Transparency is vital and gives much more security, especially for non-professionals.
Your art education helped you attain great success. Would you recommend others follow in your footsteps, or would a financial education be a better choice should someone wish to become an art banker like you?
Banking is living in measurable reality. In school, you feel comfortable with mathematics, physics, logic, etc. Arts like painting, music, dance, literature is living in a world, which is not measurable in numbers and does not have logical rules. You can only be good in what heaven gave you.
Thank God I have great colleagues who manage the banking part! If you are on the art side, it is necessary to get involved in the art market. I know a lot of big galleries that look for staff. People who know how to run an art market business are candidates in high demand that these big galleries want to hire.
How can someone from humble beginnings enter the elite world of art that most people only see in James Bond films and do those films accurately portray what it’s really like?
Just apply for a job in a gallery, an auction house, or an art-related media company. Read everything you can about the art market, visit museums, fairs, and shows. Approach big players, dare to ask questions, show your enthusiasm. Enthusiasm and motivation are what counts because you learn everything else on the job.
Is art banking an exclusive world? Do you have to actively look for clients or do they find you?
Finding good clients is always hard work. Otherwise, everybody would be in my business.
What skill set must you possess to be a good art banker? Foreign languages, knowledge of art and history, top notch math skills?
You need to know and understand at least the history of the art of the 20th century. The market and its players.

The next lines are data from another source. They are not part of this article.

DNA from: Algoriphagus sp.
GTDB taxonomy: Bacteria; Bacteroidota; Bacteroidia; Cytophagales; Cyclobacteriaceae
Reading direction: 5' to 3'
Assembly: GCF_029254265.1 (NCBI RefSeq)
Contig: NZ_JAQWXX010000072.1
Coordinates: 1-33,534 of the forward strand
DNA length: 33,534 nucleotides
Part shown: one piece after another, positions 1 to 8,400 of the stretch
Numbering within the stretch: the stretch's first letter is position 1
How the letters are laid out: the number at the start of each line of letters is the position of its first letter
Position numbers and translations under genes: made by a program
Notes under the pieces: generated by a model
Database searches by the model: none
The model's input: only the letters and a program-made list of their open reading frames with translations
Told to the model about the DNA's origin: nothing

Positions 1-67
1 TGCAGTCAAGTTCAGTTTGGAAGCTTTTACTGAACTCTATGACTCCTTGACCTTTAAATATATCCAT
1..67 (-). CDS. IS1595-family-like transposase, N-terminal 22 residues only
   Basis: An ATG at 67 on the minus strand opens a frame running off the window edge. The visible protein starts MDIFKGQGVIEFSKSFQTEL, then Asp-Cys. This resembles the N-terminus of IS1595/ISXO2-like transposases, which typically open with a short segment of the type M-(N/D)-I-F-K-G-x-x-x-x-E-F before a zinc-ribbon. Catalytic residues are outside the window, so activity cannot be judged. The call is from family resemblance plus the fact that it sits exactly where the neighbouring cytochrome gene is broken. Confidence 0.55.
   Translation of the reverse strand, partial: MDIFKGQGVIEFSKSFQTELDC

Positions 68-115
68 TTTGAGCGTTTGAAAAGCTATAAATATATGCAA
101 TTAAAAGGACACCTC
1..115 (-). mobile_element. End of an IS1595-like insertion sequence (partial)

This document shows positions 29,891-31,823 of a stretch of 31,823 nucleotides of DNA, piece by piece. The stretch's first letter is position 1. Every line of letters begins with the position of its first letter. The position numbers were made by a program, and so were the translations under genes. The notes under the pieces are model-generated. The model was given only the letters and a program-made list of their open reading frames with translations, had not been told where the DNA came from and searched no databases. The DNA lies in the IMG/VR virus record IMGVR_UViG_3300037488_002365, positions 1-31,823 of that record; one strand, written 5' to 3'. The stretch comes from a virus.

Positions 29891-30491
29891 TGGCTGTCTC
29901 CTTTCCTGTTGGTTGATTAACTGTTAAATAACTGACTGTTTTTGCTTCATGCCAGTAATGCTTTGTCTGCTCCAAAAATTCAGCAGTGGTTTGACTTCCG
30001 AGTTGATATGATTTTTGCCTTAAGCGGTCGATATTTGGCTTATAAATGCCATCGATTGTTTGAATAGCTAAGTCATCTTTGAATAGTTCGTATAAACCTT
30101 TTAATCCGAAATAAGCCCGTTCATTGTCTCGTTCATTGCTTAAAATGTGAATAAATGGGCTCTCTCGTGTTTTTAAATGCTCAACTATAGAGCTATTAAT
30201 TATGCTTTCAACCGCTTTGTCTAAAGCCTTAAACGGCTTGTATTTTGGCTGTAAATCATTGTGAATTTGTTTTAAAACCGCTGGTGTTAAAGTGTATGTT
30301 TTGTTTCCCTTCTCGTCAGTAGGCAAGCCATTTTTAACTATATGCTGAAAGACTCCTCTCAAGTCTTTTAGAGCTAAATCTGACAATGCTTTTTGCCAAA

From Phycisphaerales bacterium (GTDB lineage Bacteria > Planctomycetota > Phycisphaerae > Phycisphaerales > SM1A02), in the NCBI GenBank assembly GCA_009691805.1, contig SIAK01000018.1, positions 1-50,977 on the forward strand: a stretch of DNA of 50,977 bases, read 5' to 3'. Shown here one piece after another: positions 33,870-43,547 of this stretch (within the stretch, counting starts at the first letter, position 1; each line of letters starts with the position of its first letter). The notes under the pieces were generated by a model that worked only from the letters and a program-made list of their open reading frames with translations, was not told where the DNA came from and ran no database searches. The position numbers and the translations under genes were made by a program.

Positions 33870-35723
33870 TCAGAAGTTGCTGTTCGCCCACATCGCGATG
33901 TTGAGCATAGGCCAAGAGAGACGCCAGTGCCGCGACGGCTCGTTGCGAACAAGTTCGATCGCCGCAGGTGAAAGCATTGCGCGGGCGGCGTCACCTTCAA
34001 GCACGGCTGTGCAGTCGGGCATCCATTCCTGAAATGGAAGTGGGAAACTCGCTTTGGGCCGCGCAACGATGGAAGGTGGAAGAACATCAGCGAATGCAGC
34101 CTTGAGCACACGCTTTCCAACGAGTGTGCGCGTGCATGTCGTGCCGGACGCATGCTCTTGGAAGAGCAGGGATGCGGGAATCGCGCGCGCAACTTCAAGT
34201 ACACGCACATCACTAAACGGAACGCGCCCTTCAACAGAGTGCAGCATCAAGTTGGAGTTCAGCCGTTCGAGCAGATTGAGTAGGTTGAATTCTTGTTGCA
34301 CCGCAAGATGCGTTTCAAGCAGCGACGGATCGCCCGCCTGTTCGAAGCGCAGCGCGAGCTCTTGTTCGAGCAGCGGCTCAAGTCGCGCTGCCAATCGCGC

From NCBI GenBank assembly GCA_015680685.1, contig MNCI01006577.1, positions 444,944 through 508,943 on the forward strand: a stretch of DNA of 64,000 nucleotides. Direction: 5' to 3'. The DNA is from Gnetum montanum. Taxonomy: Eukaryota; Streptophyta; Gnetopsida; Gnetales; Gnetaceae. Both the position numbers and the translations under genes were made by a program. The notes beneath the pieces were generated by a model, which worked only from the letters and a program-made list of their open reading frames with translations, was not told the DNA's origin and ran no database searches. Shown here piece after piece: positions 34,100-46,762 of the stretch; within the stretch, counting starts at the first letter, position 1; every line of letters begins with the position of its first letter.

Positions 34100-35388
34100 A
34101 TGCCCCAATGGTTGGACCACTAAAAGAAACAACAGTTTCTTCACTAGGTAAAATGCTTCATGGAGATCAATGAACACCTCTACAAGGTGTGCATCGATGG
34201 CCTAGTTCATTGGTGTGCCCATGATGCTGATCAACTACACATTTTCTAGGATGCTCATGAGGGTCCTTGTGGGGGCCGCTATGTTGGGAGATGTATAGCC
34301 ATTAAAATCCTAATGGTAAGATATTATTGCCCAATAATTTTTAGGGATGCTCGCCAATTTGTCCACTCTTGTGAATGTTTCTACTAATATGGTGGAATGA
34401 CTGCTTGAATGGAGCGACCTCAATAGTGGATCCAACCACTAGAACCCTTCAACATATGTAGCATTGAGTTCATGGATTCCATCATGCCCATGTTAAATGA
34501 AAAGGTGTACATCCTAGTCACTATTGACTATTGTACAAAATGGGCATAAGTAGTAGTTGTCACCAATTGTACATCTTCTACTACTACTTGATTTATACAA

Most people speak English, but you need to learn how different countries conduct business. A New York dealer usually is a cordial person and probably a little bit crazy. A London-based British dealer is very polite and elegant and says everything in between the lines.
In a negotiation, sometimes you don’t’ understand 100% what’s the matter. Italians are super charming and always take you out to great restaurants, but only 50% of what they say is reliable. But that’s also what makes this job so much fun.
You paid out over 111 million euros in art loans. With the ever-expanding art market, do you see a half a billion in your near future?
Only a tiny percentage of the blue-chip artworks people lend against, so this market will grow much bigger in the future.
Does this business require travel?
Yes, it does, and I love it. This is another difference in comparison to the finance world. In banking, people behave with an institutional disposition. In the art world, everything is very personal, clients often become friends.
How has COVID impacted your business, and what changes, if any, did you have to make?
The business also works online, but I miss traveling a lot, meeting people, and experiencing art in its original form.
What types of art do you prefer to lend money against the most?
We lend against everything with clear attribution and a strong market. Most of the artworks are blue-chip 20th century.
From your experience, what types of art will appreciate the most over the next decade, and what would you recommend art investors should invest in?
That’s hard to say. Antiques and Old Master painting decreased dramatically in value in the past ten years. I am sure these markets will come back. Most of these artworks survived for centuries.
Do you collect art, and if so, can you share anything about your most interesting pieces?
I collect early and antique art. I am writing this interview on my French 18th century secrétaire à abattant, which I love a lot.
What are your top three most favorite artworks and artists of all time and why?
There are many more than three artworks or artists. That’s the tragedy of life: we are able to realize that there are so many possibilities, so many great people, locations, artworks, but we have just one life!
What books about art, money or wealth preservation would you recommend to our readers?
There are a lot of books. I wrote two myself 21 years ago. I recommend choosing some excellent art dealers and asking them for advice if you are new to the market to grow your portfolio.
Enthusiasm and motivation are the most vital characteristics to embody when getting started in the art business. Don’t be afraid to dive into the art world without a snorkel because Thomas wasn’t afraid to do it and ended up being a resounding success.
Do you want to work with Thomas? Or maybe you have more questions about art loans? Visit his website to learn more.